Club Atlético San Telmo

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San Telmo
Club santelmo logo.png
Full name Club Atlético San Telmo
Nickname(s) Candombero
Founded 5 March 1904; 113 years ago (1904-03-05)
Ground Estadio Osvaldo Baletto, Dock Sud
Ground Capacity 2,000
Chairman Fernando Leiro
Manager Juan Carlos Zerrillo
League Primera C
2015 1° (Champion)
Website Club home page

Club Atlético San Telmo is an Argentine sports club located in the neighbourhood of San Telmo, in the City of Buenos Aires. The club is mostly known for its football team, which currently plays in Primera B Metropolitana, the regionalised third division of the Argentine football league system.[1]

Apart from football, other sports practised at San Telmo are basketball, boxing, field hockey and handball.

History[edit]

The 1949 squad that won the first title for the club although it was not promoted to Primera.

The club was founded as "San Telmo Football Club" on March 5, 1904,[2] by Francisco Pantarotto who would be also its first president. The first headquarters were located on Paseo Colón Avenue of Buenos Aires. San Telmo had several venues located in Puerto Madero until the club built its first stadium on Juan de Garay street in San Telmo district where the club took its name from.

The first jerseys were blue and white. In the first official match of the club, the rain made the colour blue to fade until it covered the white part of the jerseys in a light-blue tone. From then on, the club adopted the blue and light blue as its official colors.

In 1916 the team affiliated to Argentine Football Association and won the Segunda División de Ascenso tournament. In the 1920s the club changed its team to "Club Atlético San Telmo" which has remained to date. In 1926 and due to the lack of a deed of sale, San Telmo had to move to Isla Maciel in Dock Sud district of Greater Buenos Aires. The club inaugurated its own stadium there three years later. The first title won by San Telmo was 1949 Primera C but due to a restructuring of the Argentine league system, the squad did not promote to the upper division.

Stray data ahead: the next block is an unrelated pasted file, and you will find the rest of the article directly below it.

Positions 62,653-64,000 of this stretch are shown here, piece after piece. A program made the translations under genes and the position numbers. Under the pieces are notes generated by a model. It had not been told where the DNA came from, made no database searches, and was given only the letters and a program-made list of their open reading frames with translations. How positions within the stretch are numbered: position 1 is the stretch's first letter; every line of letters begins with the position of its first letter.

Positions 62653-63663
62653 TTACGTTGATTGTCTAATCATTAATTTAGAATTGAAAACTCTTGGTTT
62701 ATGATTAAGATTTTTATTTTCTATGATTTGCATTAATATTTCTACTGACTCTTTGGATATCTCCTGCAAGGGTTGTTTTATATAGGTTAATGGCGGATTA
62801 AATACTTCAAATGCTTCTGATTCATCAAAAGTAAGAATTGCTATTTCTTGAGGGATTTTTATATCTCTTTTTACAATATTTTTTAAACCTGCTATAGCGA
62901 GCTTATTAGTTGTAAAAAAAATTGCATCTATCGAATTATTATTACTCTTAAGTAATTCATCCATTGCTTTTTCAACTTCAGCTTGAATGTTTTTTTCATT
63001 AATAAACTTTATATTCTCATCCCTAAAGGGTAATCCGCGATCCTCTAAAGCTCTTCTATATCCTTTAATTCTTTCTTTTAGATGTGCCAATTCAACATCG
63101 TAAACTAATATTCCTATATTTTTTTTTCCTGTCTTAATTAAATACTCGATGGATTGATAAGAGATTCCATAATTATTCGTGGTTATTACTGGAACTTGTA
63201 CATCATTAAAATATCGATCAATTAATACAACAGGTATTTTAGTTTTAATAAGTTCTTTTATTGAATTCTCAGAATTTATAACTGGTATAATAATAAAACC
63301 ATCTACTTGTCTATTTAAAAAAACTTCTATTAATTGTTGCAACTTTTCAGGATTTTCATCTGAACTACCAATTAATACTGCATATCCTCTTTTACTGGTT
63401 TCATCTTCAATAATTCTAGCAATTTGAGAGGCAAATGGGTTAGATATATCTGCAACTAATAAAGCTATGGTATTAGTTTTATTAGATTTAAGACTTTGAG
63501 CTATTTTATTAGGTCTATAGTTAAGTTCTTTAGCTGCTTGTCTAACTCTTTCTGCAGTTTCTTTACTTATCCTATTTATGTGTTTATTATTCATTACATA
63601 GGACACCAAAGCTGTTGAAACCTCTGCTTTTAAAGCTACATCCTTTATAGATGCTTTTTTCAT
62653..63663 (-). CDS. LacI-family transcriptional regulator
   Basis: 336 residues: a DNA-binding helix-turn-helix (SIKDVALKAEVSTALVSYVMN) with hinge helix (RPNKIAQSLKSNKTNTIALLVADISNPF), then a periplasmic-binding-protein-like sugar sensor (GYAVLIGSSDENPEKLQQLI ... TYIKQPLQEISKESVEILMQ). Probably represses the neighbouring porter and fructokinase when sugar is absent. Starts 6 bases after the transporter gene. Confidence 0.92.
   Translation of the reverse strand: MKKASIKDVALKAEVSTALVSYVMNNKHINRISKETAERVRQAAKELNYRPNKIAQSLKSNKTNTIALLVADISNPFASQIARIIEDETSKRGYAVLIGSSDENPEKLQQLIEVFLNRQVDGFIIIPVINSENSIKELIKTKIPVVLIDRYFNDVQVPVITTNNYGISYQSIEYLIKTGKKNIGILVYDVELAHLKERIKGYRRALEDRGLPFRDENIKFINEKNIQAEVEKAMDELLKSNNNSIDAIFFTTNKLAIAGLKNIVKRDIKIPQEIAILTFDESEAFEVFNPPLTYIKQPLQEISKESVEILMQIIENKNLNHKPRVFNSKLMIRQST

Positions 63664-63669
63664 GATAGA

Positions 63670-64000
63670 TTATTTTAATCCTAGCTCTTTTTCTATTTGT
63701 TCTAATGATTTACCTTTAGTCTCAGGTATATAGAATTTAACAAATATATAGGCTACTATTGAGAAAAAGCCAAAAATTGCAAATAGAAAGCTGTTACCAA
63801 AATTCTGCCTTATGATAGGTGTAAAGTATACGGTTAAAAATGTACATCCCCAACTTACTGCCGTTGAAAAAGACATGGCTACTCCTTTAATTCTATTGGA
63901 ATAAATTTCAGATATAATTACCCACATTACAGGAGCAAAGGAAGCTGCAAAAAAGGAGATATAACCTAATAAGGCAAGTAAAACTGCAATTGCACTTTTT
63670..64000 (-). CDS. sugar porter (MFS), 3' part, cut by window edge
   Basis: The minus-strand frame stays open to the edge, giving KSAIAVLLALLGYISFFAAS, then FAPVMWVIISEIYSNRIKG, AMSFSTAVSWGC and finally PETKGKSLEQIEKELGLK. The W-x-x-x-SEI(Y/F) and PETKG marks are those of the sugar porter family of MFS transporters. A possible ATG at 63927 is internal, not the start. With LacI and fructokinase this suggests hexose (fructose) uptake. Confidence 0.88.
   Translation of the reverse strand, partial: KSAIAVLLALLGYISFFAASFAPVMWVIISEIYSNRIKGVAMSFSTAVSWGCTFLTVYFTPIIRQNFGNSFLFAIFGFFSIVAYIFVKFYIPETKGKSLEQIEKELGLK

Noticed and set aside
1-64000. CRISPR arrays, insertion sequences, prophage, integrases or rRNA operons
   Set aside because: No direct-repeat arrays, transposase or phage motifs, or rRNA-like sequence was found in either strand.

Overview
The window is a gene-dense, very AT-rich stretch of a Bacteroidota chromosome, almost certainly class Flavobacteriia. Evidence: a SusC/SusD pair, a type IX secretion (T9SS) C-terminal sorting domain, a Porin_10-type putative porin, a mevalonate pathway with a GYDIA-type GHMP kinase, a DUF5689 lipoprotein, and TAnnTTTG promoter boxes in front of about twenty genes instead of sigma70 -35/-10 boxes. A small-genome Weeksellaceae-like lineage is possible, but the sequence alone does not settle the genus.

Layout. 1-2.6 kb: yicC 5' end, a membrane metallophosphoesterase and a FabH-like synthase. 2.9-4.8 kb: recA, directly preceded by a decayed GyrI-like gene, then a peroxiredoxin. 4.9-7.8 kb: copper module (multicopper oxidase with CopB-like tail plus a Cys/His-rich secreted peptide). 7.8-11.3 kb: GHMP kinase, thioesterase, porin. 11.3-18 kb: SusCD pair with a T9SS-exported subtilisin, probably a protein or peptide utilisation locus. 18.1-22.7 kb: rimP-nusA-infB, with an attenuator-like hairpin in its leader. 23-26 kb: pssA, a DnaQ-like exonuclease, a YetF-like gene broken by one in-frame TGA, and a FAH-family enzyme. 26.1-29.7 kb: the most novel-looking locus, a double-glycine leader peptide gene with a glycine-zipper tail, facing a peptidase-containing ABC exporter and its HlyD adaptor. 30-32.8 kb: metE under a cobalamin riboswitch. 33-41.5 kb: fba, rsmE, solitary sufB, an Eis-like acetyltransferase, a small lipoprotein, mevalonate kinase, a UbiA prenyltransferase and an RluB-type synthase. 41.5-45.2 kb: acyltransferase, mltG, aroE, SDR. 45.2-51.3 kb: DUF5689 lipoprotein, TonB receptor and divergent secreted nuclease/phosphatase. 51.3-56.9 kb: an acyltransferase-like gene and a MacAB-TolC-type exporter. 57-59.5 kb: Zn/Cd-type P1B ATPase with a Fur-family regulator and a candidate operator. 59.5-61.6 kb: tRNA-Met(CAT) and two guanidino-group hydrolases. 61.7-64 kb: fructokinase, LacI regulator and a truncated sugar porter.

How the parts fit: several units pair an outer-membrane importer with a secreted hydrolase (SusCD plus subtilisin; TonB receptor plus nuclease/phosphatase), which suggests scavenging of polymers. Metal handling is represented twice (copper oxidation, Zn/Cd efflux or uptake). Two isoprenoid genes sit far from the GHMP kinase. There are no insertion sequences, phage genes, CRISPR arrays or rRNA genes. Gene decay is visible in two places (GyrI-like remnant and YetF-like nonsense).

In 1975 San Telmo finished third in Primera B, therefore the team qualified to play the playoffs to promote to Primera División, which finally achieved. Although being promoted to the first division, San Telmo would be relegated in the next season. Nevertheless, the team that played in the top level during 1976 wrote a memorable page in the history of the club on May 25, 1976 when it defeated Boca Juniors by 3–1 at Huracán's stadium.

Stadium[edit]

San Telmo's stadium is named Dr. Osvaldo Baletto and is located in the Isla Maciel of Dock Sud, Avellaneda Partido. It was closed from February 11, 2006 due to violent incidents in a match against Talleres (BA),[3] which caused that San Telmo had to play its home games at the Estadio Alfredo Ramos, Club Comunicaciones's venue.[4]

In October, 2011, and after six year of being closed, the stadium was reopened to host the match between the local team and Almagro which ended 0–0.[3]

Players[edit]

Current squad[edit]

The 1956 team won the second title for the club.
The 1961 squad achieved the third championship.

As of February 14, 2012.[5] Note: Flags indicate national team as defined under FIFA eligibility rules. Players may hold more than one non-FIFA nationality.

No. Position Player
Argentina GK Gastón Amarilla
Argentina GK Leandro Evangelisti
Argentina GK Matías Messina
Argentina DF Fernando Bonassies
Argentina DF Julio César Caldiero
Argentina DF Nicolás Demalde
Argentina DF Carlos Inda
Argentina DF Ezequiel Kilmot
Argentina DF Lucas Rodríguez Pagano
Argentina DF Maximiliano Seevald
Argentina DF Matías Velásquez
Argentina MF Gerardo Arriola
Argentina MF Jonathan Caprarullo
No. Position Player
Argentina MF Facundo Coyra
Argentina MF Nicolás Di Biase
Argentina MF Armando Lezcano
Argentina MF Emiliano Monzón
Argentina MF Leonardo Pekarnik
Argentina MF Sergio Santua
Argentina MF Mariano Vigna
Argentina FW Nicolás Borlenghi
Argentina FW Santiago Pérez
Argentina FW Ricardo Segundo
Argentina FW Damián Solferino
Argentina FW Christopher Torres

Honours[edit]

1949, 1956, 1961, 2015

References[edit]

External links[edit]